The visa processing time may vary from countries to countries. You are advised to begin your visa application as early as possible. Depending on your country of residence, you may be required to complete a physical check prior to arrival or a Physical Exam Form filled out by an approved physician. Please pay close attention to the information on your local China embassy/consulate office website.

What Type of Visa Do I Need?

The Chinese government updated its visa categories to include two types of student visa.

X1 Visa: The X1 student visa is issued to those who intend to study in China for a period of more than 180 days. All degree and year-long students need to obtain an X1 Student Visa. Students with an X1 visa will also need to obtain a Residence Permit within 30 days of their arrival in China. Please see below for more information on the residence permit.

X2 Visa: The X2 student visa is issued to those who intend to study in China for a period of no more than 180 days. Students only studying in shanghai for a semester should obtain an X2 Visa.

What is a Residence Permit?

Students who enter China on an X1 student visa will need to apply for a residence permit for study within 30 days after their arrival in China. Students who enter on an X2 student visa do not need to apply for a residence permit, but may choose to do so to move freely in and out of the country—X2 visas are typically single-entry.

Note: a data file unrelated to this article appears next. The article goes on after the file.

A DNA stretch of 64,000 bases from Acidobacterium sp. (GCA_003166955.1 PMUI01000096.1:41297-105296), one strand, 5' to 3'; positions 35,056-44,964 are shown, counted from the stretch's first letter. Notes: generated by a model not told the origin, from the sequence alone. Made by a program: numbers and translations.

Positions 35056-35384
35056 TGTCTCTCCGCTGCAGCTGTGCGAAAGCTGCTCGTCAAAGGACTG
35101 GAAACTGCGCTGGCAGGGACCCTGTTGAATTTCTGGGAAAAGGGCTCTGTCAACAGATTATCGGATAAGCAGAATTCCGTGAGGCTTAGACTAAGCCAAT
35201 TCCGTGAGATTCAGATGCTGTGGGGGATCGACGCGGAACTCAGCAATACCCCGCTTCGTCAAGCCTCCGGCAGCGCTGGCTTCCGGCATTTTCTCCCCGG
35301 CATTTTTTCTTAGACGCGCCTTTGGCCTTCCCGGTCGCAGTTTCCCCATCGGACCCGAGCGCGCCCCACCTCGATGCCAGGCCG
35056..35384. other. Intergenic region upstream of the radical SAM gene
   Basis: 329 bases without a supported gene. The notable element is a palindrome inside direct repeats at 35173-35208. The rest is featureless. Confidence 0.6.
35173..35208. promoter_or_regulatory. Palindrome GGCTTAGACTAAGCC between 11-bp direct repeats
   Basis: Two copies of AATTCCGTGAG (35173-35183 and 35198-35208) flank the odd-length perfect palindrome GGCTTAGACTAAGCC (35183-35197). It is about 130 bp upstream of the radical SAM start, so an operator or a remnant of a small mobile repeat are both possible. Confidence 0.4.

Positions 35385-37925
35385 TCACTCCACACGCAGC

The Chinese residence permit functions as a multi-entry visa for multiple years (based on your duration of study).  In order to obtain your residence permit, you will need to complete a physical examination while in Shanghai. NYU Shanghai staff will help you obtain your residence permit when you arrive. The process usually takes 3 to 6 weeks and the fee for a 4 year residence permit is 1500RMB (about 250USD).

Early Entry Can Complicate Obtaining Your Residence Permit!

If you are holding an X1 visa, we recommend that you DO NOT plan to enter China more than one week before the Move in Day (August 25th, 2017). Chinese law requires students to convert their X1 visas into residence permits within 30 days after the date on which they entered China. Early entry will subtract from your 30 days visa transition window. It can easily take 3-6 weeks to get a residence permit, while some application documents can only be issued after the school begins.